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two1stnamz
August 4th, 2009, 02:46 AM
Hi All,

I have been wrestling with Ubuntu 9.04 for what seems like forever, trying to get my Sapphire Radeon 4830 to cooperate with Ubuntu. Basically, like most ATI users, I'm having issues with my GPU and visual effects. Even with them off, the PC just doesn't feel 100%. Here are's my system info:

CPU: Intel C2D 3.17Ghz
RAM: G.SKILL 2X2Gb
Mobo: Gigabyte UD3R
GPU: Saphire Radeon 4830

I've tried installing the opensource drivers, but they aren't much better. I currently have the latest proprietary drivers from ATI installed, and they seem to be a little more stable. When I downloaded, I built the package marked especially for Ubuntu and installed them.

fglrxinfo gives this:
display: :0.0 screen: 0
OpenGL vendor string: ATI Technologies Inc.
OpenGL renderer string: ATI Radeon HD 4800 Series
OpenGL version string: 2.1.8673

Attached is the output to glxinfo. Here is my xorg.conf file:
Section "ServerLayout"
Identifier "aticonfig Layout"
Screen 0 "aticonfig-Screen[0]-0" 0 0
EndSection

Section "Files"
EndSection

Section "Module"
Load "dri"
Load "glx"
EndSection

Section "Monitor"
Identifier "aticonfig-Monitor[0]-0"
Option "VendorName" "ATI Proprietary Driver"
Option "ModelName" "Generic Autodetecting Monitor"
Option "DPMS" "true"
EndSection

Section "Device"
Identifier "aticonfig-Device[0]-0"
Driver "fglrx"
Option "UseFastTLS" "1"
Option "VideoOverlay" "on"
Option "OpenGLOverlay" "off"
Option "EnableRandR12" "false"
BusID "PCI:1:0:0"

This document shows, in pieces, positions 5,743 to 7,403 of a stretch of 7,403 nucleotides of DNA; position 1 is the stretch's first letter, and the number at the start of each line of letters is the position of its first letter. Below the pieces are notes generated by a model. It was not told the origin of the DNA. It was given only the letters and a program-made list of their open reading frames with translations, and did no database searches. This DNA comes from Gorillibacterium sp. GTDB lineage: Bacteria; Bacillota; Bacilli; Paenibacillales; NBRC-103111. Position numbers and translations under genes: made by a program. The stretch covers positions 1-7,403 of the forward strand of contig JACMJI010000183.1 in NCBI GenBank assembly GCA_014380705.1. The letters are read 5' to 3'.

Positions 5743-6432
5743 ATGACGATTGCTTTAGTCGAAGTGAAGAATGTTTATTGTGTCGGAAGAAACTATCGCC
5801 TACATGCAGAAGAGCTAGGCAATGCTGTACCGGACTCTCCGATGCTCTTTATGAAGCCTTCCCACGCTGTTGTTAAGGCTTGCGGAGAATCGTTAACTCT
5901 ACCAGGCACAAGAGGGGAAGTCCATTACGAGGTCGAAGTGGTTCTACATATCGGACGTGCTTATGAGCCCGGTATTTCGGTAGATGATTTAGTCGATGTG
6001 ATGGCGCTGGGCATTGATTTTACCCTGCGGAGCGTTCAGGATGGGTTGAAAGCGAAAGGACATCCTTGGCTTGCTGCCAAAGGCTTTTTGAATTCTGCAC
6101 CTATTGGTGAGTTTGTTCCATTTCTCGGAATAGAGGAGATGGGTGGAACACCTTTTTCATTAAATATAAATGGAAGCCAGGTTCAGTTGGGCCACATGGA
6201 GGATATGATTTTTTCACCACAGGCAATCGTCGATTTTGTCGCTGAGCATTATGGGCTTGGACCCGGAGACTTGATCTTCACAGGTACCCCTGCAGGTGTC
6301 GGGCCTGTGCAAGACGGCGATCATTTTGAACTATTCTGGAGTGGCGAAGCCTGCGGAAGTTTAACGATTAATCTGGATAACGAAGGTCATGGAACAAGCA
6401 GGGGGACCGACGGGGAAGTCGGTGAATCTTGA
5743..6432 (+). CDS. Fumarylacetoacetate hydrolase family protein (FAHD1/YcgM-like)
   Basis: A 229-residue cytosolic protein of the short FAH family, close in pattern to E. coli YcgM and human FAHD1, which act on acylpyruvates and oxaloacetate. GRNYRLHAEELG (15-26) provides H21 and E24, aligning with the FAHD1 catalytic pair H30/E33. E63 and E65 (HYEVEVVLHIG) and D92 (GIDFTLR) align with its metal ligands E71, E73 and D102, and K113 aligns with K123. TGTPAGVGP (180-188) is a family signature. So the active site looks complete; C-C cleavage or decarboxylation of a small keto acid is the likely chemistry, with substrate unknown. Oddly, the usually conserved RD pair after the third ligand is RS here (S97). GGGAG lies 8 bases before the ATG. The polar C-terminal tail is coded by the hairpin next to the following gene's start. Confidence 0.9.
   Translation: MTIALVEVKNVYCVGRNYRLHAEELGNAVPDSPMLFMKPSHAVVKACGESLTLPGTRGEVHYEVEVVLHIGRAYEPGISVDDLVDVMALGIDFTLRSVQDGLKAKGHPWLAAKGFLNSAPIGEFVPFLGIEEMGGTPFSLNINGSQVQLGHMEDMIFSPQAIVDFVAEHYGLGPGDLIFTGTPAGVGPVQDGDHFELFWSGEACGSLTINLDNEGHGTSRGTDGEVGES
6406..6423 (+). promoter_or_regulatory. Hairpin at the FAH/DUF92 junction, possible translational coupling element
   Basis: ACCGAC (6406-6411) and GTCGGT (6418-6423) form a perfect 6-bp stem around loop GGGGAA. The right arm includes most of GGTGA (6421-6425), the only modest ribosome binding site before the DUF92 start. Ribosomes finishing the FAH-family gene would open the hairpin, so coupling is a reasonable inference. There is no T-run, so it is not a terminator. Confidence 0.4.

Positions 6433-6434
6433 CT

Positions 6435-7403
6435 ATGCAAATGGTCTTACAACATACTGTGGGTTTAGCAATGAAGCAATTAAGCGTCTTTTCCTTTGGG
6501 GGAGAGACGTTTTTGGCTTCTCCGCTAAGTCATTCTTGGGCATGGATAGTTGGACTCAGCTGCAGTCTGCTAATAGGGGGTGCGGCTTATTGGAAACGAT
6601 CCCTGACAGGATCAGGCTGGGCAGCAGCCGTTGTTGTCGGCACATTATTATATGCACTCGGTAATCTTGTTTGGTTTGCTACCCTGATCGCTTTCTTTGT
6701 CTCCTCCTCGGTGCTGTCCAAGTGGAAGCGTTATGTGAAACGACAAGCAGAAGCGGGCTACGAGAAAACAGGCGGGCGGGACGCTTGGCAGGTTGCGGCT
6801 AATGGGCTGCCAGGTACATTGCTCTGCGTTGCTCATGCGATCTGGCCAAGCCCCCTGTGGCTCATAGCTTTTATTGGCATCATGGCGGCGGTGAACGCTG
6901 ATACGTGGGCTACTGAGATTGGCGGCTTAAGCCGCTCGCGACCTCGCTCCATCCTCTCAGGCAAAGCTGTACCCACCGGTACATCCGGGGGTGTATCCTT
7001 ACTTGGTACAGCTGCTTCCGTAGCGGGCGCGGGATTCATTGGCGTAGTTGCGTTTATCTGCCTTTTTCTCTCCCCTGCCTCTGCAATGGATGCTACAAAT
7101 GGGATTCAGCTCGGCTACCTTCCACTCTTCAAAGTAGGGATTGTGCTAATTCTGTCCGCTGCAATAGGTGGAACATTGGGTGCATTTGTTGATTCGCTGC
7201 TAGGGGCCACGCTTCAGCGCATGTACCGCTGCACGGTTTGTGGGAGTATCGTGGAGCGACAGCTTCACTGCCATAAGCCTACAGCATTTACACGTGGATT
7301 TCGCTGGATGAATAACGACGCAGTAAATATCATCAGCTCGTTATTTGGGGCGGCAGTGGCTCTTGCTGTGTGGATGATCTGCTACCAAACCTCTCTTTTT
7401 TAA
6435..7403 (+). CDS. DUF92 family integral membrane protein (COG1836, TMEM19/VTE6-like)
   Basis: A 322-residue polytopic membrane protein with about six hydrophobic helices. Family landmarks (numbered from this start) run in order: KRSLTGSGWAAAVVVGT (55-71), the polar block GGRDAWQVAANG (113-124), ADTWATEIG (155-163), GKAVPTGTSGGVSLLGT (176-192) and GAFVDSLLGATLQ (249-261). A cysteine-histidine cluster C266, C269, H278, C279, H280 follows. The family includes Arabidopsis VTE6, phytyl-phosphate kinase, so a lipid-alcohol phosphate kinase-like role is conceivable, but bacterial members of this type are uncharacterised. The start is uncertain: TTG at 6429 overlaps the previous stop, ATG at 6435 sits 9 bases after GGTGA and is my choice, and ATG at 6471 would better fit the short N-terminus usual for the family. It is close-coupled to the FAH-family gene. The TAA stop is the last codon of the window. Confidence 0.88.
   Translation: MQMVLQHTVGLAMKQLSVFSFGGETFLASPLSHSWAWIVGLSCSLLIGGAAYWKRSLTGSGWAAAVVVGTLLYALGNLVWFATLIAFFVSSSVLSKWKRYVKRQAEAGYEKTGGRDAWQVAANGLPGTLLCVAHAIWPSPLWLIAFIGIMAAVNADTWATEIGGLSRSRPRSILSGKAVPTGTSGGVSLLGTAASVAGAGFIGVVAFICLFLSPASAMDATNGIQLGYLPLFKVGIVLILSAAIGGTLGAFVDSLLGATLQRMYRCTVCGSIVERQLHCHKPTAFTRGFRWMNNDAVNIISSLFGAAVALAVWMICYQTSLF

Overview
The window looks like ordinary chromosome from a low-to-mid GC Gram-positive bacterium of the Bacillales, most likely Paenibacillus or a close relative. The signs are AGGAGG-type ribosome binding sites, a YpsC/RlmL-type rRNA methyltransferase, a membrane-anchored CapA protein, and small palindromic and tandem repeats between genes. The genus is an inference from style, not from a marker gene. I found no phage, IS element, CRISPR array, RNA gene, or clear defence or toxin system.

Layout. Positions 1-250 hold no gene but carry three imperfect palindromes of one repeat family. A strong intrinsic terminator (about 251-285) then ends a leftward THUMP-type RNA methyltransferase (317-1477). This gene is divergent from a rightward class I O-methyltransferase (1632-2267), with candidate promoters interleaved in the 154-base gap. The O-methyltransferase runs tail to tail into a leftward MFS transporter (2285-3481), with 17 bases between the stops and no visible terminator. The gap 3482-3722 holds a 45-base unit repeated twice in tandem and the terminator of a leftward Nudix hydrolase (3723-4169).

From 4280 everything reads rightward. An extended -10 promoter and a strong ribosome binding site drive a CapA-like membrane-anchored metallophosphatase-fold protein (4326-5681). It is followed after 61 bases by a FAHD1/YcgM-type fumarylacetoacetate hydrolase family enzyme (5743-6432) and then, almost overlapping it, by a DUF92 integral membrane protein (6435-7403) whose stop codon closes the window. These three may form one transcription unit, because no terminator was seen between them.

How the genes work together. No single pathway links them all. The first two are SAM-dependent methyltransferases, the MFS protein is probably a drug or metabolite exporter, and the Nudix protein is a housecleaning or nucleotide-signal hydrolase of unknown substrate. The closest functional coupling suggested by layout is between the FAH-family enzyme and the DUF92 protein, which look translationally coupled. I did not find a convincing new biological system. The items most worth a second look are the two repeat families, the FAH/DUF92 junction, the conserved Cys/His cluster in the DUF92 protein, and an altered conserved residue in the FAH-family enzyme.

EndSection

Section "Screen"
Identifier "aticonfig-Screen[0]-0"
Device "aticonfig-Device[0]-0"
Monitor "aticonfig-Monitor[0]-0"
DefaultDepth 24
SubSection "Display"
Viewport 0 0
Depth 24
EndSubSection
EndSection

When I type glxgears with effects turned off, here's what I get:
41316 frames in 5.0 seconds = 8263.055 FPS
41721 frames in 5.0 seconds = 8344.196 FPS
41671 frames in 5.0 seconds = 8334.070 FPS
41728 frames in 5.0 seconds = 8345.446 FPS

When I turn effects on, here's what I get:
15496 frames in 5.0 seconds = 3099.122 FPS
15677 frames in 5.0 seconds = 3135.359 FPS
15530 frames in 5.0 seconds = 3105.961 FPS
15203 frames in 5.0 seconds = 3040.596 FPS

Logging into Ubuntu with effects off takes roughly 5 seconds before the interface showes up, with effects on, between 20-25. I can go on and on, but I'll save it for..anways. Thanks in advance!

two1stnamz
August 4th, 2009, 03:56 AM
UDPATE: I tried the solution from Howto: Fix Ubuntu 9.04 ATI Driver Issues (http://ubuntuforums.org/showthread.php?t=1229145) and I end up with the ATI driver not installing from the Hardware Drivers console, so basically now I'm back to pretty much a fresh install state with no drivers installed and intrepid settings.

two1stnamz
August 5th, 2009, 06:17 PM
Anyone??? Any kind of direction would be much appreciated.

johntrottier
August 5th, 2009, 07:06 PM
I wish I could say I have answers, but as you can see from my post, I have not had a lot of luck either. The one thing I am pretty sure of at this point is that the xorg.conf file does very little to help your situation and a great deal to hurt it.
What I have seen is that my best approach to getting the proprietary driver to work has been:
Do a clean install - this wipes out the changes made in the kernel by various attempts at getting the driver to work.
Load the proprietary driver using the system>administration route
Once the driver is loaded and the machine rebooted, use add/replace programs to install the ATI Catalyst control center
Use this (and only this) utility to adjust the operation of your card.
Do not use the command line
Do not edit xorg.conf
Do not use any of the settings under preferences>screen resolution

This at least has resulted in a stable system for me. I don't know if it is the best approach, as it certainly flies in the face of the usual open Linux philosophy. But I suspect that as long as ATI and NVidia are at war, they will not release any of their secrets, which means that open drivers will not have them, and the proprietary drivers will be closed and buggy, and will not play well with the open side of the system.

Ahhh - technology is great - when it works